In most instances, wide dilation of the cervical canal will be required to accommodate the larger diameter inpatient instruments within the uterus. General or spinal anaesthesia facilitates major degrees of cervical dilatation and manipulation of these larger diameter instruments within the uterine cavity.

Previous interventions:
Outpatient uterine polypectomy will be performed under direct hysteroscopic vision using miniature mechanical or electrosurgical instruments with or without the need for minor degrees of cervical dilatation. Occasionally blind avulsion with small polypectomy forceps after hysteroscopic localisation may be required.

Inpatient uterine polypectomy will be performed by traditional Dilatation and endometrial Curettage (D&C), blind avulsion with or without prior localising hysteroscopy or under direct vision using an operative hysteroscope. In most instances, wide dilation of the cervical canal will be required to accommodate the larger diameter inpatient instruments within the uterus. General anaesthesia facilitates major degrees of cervical dilatation and manipulation of these larger diameter instruments within the uterine cavity.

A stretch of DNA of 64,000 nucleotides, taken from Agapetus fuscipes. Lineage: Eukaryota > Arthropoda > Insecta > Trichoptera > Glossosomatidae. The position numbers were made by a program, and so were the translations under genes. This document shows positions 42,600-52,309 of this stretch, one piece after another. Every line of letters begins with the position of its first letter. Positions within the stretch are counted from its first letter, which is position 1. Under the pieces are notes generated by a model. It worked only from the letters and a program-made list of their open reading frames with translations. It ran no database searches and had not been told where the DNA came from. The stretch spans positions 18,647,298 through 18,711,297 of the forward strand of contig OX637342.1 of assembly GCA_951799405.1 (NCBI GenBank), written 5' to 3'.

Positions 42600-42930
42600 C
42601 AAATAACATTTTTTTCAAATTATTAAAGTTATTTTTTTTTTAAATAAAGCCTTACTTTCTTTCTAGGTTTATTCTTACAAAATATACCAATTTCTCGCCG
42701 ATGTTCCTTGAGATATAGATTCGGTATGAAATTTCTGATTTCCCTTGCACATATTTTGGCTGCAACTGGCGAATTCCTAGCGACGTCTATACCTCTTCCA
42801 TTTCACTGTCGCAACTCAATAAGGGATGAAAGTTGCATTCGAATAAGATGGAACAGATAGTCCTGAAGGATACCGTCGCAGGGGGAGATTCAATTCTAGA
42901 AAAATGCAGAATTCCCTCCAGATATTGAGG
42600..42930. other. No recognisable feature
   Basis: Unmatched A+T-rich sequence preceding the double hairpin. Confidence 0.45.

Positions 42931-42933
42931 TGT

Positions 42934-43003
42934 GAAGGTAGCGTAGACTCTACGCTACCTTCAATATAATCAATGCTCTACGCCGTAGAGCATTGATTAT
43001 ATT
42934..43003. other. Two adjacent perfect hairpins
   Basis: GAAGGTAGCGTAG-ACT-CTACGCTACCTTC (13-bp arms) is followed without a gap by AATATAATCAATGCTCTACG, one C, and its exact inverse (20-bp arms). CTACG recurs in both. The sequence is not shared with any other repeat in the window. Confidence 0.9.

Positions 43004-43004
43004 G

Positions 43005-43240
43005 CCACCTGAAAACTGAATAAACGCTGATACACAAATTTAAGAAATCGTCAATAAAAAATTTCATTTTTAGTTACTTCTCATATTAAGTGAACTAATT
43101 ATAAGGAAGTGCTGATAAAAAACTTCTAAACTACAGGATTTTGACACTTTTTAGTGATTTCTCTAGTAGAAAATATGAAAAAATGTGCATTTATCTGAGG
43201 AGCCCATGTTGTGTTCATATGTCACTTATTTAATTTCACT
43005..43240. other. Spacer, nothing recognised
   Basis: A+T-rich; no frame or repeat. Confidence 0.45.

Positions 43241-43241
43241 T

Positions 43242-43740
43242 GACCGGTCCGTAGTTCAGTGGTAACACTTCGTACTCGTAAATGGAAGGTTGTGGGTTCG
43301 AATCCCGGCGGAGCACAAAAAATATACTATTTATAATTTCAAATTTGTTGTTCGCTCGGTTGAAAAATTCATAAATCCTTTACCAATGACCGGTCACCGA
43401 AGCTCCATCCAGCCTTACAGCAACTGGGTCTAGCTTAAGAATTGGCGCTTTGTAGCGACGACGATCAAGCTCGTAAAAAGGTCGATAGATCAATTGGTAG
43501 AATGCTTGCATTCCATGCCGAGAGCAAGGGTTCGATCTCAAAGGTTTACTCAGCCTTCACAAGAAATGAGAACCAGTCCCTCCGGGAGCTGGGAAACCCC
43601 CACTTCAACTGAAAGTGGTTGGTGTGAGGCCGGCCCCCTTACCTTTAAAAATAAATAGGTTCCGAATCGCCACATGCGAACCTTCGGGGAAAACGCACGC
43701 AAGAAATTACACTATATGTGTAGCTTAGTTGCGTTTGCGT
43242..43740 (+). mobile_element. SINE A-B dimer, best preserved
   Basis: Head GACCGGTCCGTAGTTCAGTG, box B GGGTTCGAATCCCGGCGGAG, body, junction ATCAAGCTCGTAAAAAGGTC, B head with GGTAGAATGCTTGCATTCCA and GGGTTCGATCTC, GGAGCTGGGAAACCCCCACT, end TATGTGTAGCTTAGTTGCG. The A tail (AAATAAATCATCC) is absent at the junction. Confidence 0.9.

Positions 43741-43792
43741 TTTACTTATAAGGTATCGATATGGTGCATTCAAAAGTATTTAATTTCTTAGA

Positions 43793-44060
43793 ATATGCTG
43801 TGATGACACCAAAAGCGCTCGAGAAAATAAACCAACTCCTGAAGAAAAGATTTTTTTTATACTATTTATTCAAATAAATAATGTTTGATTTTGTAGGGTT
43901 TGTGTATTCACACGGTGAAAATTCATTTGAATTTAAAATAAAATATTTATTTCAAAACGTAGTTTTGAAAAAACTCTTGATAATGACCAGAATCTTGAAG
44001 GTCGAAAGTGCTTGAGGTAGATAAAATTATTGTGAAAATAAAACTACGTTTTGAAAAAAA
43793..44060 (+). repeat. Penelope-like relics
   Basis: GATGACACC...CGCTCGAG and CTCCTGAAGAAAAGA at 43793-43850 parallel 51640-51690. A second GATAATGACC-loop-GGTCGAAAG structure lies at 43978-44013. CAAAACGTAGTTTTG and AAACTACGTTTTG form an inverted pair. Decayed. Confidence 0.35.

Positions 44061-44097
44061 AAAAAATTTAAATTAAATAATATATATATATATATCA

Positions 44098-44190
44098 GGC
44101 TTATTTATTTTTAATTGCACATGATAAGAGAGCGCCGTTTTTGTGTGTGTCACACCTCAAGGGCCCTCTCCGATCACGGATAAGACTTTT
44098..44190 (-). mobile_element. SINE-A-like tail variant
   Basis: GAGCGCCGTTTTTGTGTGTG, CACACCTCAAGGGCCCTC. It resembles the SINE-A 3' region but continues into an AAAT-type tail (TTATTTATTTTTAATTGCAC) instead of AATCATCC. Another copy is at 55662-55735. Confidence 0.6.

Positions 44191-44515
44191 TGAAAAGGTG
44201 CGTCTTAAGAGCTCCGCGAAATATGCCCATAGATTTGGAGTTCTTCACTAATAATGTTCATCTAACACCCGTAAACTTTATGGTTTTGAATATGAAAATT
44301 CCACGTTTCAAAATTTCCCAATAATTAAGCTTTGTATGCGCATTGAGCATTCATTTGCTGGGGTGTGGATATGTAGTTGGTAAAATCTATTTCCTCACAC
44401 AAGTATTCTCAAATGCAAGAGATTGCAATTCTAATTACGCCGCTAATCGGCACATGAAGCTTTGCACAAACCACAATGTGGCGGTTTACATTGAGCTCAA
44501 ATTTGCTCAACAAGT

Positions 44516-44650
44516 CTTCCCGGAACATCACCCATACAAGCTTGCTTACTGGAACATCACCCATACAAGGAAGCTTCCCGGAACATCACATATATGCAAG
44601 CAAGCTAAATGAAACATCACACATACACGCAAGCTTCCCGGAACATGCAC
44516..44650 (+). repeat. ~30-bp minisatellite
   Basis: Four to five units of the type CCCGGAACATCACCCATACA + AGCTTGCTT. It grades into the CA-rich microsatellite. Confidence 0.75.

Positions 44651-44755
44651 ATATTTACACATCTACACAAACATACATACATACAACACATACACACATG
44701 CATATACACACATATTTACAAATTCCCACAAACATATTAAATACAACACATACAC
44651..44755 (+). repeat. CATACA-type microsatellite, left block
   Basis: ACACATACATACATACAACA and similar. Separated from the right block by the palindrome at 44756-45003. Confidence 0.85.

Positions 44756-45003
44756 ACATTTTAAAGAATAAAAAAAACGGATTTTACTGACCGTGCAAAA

Intervention type

Procedure/Surgery

Phase

Drug names

Primary outcome measures

Current primary outcome measure as of 01/09/2011:
The patient's own assessment of bleeding symptoms at 6 months, using a dichotomous outcome measure, will be used to establish if the treatment has been successful. The question used for this measure will be dependent on whether the patient is pre or post-menopausal, predominant complaint at randomisation and type of HRT they may be using. Further details can be seen in Figure 2 (protocol v2.2 page 9). In all cases a 'yes' response will be defined as a success.

Previous primary outcome measure:
Abnormal uterine bleeding (post-menopausal, unscheduled bleeding on Hormone Replacement Therapy [HRT]/tamoxifen or intermenstrual bleeding) at 6 months measured by visual analogue scale (0 = no bleeding; 10 = continuous bleeding)

Secondary outcome measures